Saturday, April 2, 2016

Be Glad You’re Not A Honey Bee

Image courtesy of anankkml

Even being the queen bee is no prize. The queen bee doesn’t issue orders; she doesn’t control
anything in the hive. Her one role is to lay eggs, which she does all day long, in 30-second intervals. She’ll lay up to 2,000 per day, which is more than her body weight. She only leaves the hive once or twice in her life. Oh, and she gets to be queen by assassinating all the other baby queen bees.

Drone bees famously exist just to have sex. Sounds like that might be OK, right? Except the “lucky” drone bees who get to get it on with the queen die because they explode during sex, which happens in the air, with their genitals tearing off to remain lodged in the queen while the rest of their body falls to the ground.

And the ones who don’t have sex with her get driven out of the hive to starve to death.

If you’re a bee, keeping a low profile and just being a worker doesn’t make things much better. Worker bees make honey by transferring the nectar from the tongue of the bee who collected it to another bee who holds it on her tongue until the liquid evaporates, turning the substance into honey. (Changes how you think of honey, doesn’t it?)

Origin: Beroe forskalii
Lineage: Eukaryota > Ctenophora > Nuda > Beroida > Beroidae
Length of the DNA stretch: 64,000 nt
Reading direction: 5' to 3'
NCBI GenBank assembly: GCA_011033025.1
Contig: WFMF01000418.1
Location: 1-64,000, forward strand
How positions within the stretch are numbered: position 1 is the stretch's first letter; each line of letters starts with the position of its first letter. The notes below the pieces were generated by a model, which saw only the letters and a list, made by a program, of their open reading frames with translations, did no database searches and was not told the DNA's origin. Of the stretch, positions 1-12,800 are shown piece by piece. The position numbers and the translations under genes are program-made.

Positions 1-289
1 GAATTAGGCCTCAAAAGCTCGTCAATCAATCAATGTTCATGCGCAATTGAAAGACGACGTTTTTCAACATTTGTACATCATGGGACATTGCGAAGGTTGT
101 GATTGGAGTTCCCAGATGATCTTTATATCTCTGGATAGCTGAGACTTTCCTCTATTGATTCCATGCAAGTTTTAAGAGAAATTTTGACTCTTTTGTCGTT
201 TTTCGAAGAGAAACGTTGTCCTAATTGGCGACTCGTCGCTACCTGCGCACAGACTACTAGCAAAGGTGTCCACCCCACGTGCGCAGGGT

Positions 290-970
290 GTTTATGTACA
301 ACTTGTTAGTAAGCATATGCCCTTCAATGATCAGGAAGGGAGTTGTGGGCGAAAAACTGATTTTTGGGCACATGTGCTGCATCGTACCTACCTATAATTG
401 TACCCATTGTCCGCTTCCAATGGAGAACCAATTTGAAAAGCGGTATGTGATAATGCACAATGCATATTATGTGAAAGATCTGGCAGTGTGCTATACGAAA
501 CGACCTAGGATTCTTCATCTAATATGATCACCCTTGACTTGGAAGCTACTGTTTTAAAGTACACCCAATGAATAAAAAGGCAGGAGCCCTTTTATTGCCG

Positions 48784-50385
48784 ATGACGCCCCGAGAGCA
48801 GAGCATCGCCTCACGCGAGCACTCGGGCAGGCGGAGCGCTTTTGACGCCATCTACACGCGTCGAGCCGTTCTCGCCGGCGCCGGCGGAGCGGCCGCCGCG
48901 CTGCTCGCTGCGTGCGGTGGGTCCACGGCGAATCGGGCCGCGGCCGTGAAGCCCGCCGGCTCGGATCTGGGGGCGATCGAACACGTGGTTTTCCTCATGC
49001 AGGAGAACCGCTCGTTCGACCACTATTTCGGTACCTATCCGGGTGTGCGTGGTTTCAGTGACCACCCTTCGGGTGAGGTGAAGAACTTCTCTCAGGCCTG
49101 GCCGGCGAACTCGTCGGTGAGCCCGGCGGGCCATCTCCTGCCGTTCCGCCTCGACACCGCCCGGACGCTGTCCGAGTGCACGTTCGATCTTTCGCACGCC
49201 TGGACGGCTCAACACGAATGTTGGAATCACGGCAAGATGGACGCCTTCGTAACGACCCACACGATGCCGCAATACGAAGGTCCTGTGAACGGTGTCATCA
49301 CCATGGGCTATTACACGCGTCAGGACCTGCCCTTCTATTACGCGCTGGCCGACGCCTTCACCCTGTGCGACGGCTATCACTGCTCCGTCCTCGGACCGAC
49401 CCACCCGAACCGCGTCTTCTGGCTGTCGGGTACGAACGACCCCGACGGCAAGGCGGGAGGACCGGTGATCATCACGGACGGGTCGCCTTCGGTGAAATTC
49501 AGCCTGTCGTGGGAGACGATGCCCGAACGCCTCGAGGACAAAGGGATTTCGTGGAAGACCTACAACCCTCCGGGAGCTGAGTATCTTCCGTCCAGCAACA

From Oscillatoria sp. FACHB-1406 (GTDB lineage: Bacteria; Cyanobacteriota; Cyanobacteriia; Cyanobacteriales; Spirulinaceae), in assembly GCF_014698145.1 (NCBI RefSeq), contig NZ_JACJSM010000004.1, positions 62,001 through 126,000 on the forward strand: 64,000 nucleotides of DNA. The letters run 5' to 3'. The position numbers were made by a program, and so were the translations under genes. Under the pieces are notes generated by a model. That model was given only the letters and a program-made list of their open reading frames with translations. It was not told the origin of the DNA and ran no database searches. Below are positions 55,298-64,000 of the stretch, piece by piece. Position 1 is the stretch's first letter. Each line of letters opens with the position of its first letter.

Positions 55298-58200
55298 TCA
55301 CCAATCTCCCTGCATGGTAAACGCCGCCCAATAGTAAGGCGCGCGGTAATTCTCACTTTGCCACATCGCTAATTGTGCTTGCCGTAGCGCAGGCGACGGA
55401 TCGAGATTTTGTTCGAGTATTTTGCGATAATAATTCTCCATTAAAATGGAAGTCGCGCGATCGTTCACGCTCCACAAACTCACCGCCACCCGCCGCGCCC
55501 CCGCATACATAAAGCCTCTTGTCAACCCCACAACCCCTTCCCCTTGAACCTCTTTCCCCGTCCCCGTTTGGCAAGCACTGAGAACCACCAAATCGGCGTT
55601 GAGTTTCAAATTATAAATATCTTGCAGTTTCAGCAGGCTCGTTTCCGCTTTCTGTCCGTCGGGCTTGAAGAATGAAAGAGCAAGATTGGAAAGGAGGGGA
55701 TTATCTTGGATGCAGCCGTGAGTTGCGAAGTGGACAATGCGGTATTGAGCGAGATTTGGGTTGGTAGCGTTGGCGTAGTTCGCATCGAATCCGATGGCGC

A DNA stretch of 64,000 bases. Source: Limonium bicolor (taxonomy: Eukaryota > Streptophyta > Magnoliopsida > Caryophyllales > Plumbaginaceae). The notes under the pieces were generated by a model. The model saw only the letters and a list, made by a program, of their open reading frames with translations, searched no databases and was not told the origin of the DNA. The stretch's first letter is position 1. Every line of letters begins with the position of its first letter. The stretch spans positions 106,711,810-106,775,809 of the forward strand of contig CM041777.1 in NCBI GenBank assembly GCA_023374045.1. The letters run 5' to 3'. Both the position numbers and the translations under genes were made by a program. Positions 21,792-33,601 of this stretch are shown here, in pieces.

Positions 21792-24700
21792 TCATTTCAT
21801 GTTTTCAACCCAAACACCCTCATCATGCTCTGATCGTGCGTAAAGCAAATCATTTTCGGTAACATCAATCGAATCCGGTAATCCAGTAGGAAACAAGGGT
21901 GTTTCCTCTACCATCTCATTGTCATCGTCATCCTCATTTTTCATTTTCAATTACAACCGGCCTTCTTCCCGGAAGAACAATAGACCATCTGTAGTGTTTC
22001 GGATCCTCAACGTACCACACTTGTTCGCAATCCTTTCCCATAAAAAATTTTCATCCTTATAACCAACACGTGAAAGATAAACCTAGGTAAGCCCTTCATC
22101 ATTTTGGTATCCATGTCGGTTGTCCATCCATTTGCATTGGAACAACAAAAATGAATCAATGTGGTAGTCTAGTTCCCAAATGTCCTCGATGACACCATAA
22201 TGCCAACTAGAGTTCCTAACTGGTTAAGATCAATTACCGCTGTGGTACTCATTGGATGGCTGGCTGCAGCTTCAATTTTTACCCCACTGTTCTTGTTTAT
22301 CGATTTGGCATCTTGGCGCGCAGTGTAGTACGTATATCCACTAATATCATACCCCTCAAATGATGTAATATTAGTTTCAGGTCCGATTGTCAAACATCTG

And the wax they make? It oozes through pores on their bodies and they chew it off, to make it soft enough to use.

And you know what keeps honey-bee hives warm – 93 degrees Fahrenheit in the center – in cold weather?

The worker bees’ shivering.

Yeah, be glad you’re not a honey bee.


  1. My name, Melissa, comes from the Greek word for honey bee. I read where that means I'm sweet but I have a little sting, too. :)

  2. Okay. I will never complain about anything anymore, or if I do, I will say at least I'm not a honey bee.